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The Daily Tar Heel

Students to aid in sit-out

New schedule change incites protest

Workers are preparing a sit-out in response to upcoming schedule changes, and students are coming together to aid the protest.

Student Action with Workers met Thursday night to discuss student participation in the demonstration.

Laurel Ashton, a SAW member, said the meeting aimed to unite students for the workers’ cause.

It was a follow-up to the organization’s meeting held earlier Thursday, in which members planned for the sit-out and discussed their aims with the public.

“We need to have a voice,” Ashton said.

“When we see these unjust working conditions, it’s important to mobilize students to work to help the situation from getting worse.”

The sit-out will take place April 7 from 9 a.m. to 5 p.m. and is being planned by some of the University’s maintenance workers.

Protest participants will be absent from work to sit on the steps of South Building.

The sit-out comes in response to the facilities services department eliminating a compressed schedule option that allows employees to work four 10-hour days per week instead of the standard five eight-hour days.

Thursday night’s student meeting went into closed session after 15 minutes to keep strategies private, members said.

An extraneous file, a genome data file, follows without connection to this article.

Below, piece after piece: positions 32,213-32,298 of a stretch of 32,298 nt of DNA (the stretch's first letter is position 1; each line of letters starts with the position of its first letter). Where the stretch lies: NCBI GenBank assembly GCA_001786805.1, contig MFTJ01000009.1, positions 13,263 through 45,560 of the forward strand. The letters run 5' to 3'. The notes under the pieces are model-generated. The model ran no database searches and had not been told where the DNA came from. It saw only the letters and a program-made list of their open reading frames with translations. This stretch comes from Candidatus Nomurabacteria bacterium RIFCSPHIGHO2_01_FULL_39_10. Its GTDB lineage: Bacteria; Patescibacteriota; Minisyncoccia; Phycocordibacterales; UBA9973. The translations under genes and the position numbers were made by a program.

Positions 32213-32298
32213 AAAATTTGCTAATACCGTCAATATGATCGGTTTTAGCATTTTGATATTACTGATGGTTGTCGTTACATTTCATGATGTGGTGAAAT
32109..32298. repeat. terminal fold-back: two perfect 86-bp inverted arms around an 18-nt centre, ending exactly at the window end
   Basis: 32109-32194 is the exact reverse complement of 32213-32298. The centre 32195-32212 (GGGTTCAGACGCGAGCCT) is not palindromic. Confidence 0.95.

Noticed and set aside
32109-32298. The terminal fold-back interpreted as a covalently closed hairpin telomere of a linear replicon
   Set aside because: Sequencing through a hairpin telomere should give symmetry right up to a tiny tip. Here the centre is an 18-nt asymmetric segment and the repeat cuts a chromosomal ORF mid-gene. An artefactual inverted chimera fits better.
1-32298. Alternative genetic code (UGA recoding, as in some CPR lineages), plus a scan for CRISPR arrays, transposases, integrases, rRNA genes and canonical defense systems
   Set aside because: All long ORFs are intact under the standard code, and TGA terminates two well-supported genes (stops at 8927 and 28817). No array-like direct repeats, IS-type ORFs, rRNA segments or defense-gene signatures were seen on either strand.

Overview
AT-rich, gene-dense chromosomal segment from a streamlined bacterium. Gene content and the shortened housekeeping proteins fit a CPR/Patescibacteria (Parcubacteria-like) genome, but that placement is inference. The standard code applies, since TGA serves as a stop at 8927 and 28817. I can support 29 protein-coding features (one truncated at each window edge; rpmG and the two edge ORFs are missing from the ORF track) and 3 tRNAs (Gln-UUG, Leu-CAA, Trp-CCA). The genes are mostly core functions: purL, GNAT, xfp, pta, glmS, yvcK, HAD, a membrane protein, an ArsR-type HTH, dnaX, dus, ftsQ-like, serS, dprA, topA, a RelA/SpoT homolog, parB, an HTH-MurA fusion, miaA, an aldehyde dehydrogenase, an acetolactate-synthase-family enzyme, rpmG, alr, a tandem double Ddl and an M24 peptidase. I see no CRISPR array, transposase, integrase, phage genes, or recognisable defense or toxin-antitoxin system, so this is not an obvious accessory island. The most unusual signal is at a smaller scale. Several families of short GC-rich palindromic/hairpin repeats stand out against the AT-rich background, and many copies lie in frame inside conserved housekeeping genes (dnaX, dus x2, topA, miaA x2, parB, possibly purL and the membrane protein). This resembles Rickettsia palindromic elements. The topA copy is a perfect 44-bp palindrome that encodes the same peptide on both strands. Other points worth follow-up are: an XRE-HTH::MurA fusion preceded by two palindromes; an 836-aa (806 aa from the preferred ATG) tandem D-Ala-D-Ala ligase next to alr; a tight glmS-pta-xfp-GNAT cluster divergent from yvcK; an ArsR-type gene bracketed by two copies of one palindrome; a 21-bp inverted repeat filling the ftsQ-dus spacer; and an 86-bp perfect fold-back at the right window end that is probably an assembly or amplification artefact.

Students also said they did not want to jeopardize the involved workers’ jobs, though University officials have previously said workers won’t be fired for protesting.

Members from the Black Student Movement, Students for a Democratic Society and SAW came to the second meeting as organizers. Students independent from organizations and a University groundskeeper also attended.

Edd Lovette, director of building services, and Van Dobson, executive director for facilities services and chief facilities officer, said the changes will make the University more efficient and will save money in light of a campuswide 5 percent budget cut.

They said the change will stabilize the number of workers on campus each day.

But workers and the students joining them said the change will not save money or ensure efficiency in the department.

Ana Maria Reichenbach, a SAW member, said workers have complained that the change will affect their lives outside their job.

“There are workers who have second jobs that are apart from the University and this change would not allow them to have that second job,” she said.

“Some workers also have schoolwork to do on that other day.”

Ashton said the University officials’ claims are unfounded.

Ashton said students need to realize the cause’s importance, adding that if protestors succeed they could prevent similar workers’ rights issues in the future.

“Workers’ rights are important because one day we’re going to be workers, and students need to know what’s going on,” Ashton said.

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Amanda Ellis, a junior not representing any student organizations, said she wants to change the way students and administrators treat workers.

“A lot of times, we reduce what these workers do to make the University what it is, and that’s not fair,” Ellis said.

“Human life is the most precious thing in the world and when I see it being taken advantage of, I need to stand up for it,” she added.

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